INDIANAPOLIS -- There is a story that Bill and Marilyn Light sometimes tell that captures how their son hasn't changed over the years.
While Matt Light is the starting left tackle for the New England Patriots, the blindside protector of the Patriots' most important asset in quarterback Tom Brady, he's really a playful kid at heart. Everything is one big laugh.
The Lights had just had their lawn in Greenville, Ohio, resodded only to return home one day to see a large, white mark in the front yard. Marilyn launched a full investigation and figured where it would lead -- to her middle child, who was in junior high and had taken an interest in rockets and fireworks.
Turns out Light had manufactured a homemade explosive device with Drano, which is best used for cleaning drains. The explosion left an unforgettable mark on the resodded lawn, and since it was right near the front door, it was the first thing the Lights saw every time they entered and exited their home.
"There was never a dull moment," Marilyn said.
Those who know Light best say that's still true today; never a dull moment, always a laugh. Just ask his wife, Susie.
The two first met at Purdue University, where they had mutual friends and Light sometimes gave her a hard time. It was only because he liked her. Susie came to find that out when Light introduced himself to Susie's mother during parents' weekend and said, "Hi, I'm Matt Light, and I'm going to marry your daughter."
The two hadn't been on a date at the time.
"He started to send me emails after that, and that's when I kind of got the picture," Susie said. "We started hanging out more and more and the rest is history."
They married not long after and now have three children: Collin, William and Gracie.
How about a few more Matt Light stories?
"Give us a Bill Belichick minute here," Bill Light said with a chuckle.
"You have to put such a filter on these interviews," Marilyn added.
No doubt, there are plenty of stories when it comes to Matthew Charles Light, the 33-year-old blocker who might be the most underappreciated -- and funniest -- player of the Patriots' past 11 mostly magical seasons. He is one of only three Patriots players on the current roster to play in all five Super Bowls of the Bill Belichick era (2000-present).
While his consistency and top performance have been recognized at the Super Bowl over the past four days, he has also generated attention after missing Tuesday's media day festivities because of flu-like symptoms, while also being called out by Giants defensive end Osi Umenyiora as a player who gets under his skin. Light predictably responded to both topics Wednesday with humor and sarcasm.
"I find all of it comical," Light said. "I don't read the papers, don't watch the news. A lot of family members keep me up to date. I think it's entertaining."
Light should be fine for Sunday's game, although he acknowledged that if the bug had come on Thursday or Friday, it could have made it tougher to play.
And when it comes to playing this game, Light, an avid outdoorsman, isn't your typical NFLer. Yes, he loves football, but he doesn't eat, sleep and drink it like others. That's not who he is.
"For me, when I look at this opportunity, going to five Super Bowls and being a part of a winning organization and a tradition of excellence, I just think about the things we've been able to do with that and the impact we've been able to make," he said.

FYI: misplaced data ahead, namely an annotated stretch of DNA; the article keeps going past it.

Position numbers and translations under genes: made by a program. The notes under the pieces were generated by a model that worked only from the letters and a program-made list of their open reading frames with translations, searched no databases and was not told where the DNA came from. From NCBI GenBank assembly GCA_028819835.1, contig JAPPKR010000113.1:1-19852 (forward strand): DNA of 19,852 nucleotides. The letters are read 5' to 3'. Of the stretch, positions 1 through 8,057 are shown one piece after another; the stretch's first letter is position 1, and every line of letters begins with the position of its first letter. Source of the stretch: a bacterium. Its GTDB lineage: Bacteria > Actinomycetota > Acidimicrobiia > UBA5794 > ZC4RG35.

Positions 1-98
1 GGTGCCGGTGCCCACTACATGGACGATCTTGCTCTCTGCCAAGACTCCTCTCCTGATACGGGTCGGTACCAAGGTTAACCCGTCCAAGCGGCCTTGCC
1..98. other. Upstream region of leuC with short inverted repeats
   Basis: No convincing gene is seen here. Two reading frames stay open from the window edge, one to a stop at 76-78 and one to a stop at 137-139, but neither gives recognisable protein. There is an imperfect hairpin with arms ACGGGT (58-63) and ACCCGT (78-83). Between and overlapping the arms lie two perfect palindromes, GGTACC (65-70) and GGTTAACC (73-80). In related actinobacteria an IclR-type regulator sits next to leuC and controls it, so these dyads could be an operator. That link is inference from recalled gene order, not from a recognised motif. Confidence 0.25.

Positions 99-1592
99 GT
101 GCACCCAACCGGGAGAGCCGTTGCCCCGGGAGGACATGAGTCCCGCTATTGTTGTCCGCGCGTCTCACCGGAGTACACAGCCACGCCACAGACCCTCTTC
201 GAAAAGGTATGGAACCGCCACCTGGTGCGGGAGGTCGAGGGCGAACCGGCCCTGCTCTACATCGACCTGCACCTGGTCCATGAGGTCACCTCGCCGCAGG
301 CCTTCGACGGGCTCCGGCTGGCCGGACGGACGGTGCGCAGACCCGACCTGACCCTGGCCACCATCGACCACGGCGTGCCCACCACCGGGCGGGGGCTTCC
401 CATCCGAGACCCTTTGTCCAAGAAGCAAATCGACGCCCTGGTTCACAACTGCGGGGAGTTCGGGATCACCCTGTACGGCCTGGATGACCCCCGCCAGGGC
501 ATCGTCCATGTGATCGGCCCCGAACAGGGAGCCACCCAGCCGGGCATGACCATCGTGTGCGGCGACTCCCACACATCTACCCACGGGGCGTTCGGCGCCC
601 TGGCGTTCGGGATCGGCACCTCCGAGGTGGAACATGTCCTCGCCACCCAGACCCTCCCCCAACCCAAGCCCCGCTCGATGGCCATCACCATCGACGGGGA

"To me, that's the thing I'm probably most proud of. I love the rings and that stuff, and the recognition of being a football player is great, but the off-the-field stuff to me is really the most important."
Light's charity work is impressive. He purchased 500 acres in Greenville and has built an entire infrastructure from scratch that includes living space, electricity, running water, an amphitheater and cooking and dining areas. Here, the Light Foundation hosts challenged youth from across the country. He also provides scholarships to those in Massachusetts and Ohio.
"The whole idea was Matt's, to bring them into that camp and then stay in contact with them over the year, not just for a camp," Bill Light explained. "We had our first graduation class this year and it was real special for all of us. One of the kids came up to Matt and told him he didn't think he'd be alive if not for Matt. He's done a marvelous job."
In the most recent example of how Light uses his standing as an NFL player to benefit others, he raffled off tickets to Super Bowl XLVI.
"He's a football player, but first and foremost I think community and family is important to Matt. His foundation is No. 1," Susie Light said. "I think football is a vehicle for him to reach out to other people, and I feel blessed that my kids get to see that model for them -- that when you're put in awesome positions in life, the best way to take advantage is to give back and be thankful for what you have."
As for his football career, Light knows he's closer to the end than the beginning.
"I think there are aspects that get difficult as the years go on, whether it's physical limitations or things like that," he said. "But playing the game of football never gets old. It's always fun."
Light is signed through 2012 and still playing at a high level, so there's no reason to think he won't be back next season if he so desires. But after that?
Naturally, he answers with a good sense of humor.
"When you start getting these questions, you realize you're getting old, man," he said, never circling back to provide the answer.
Mike Reiss covers the Patriots for ESPNBoston.com.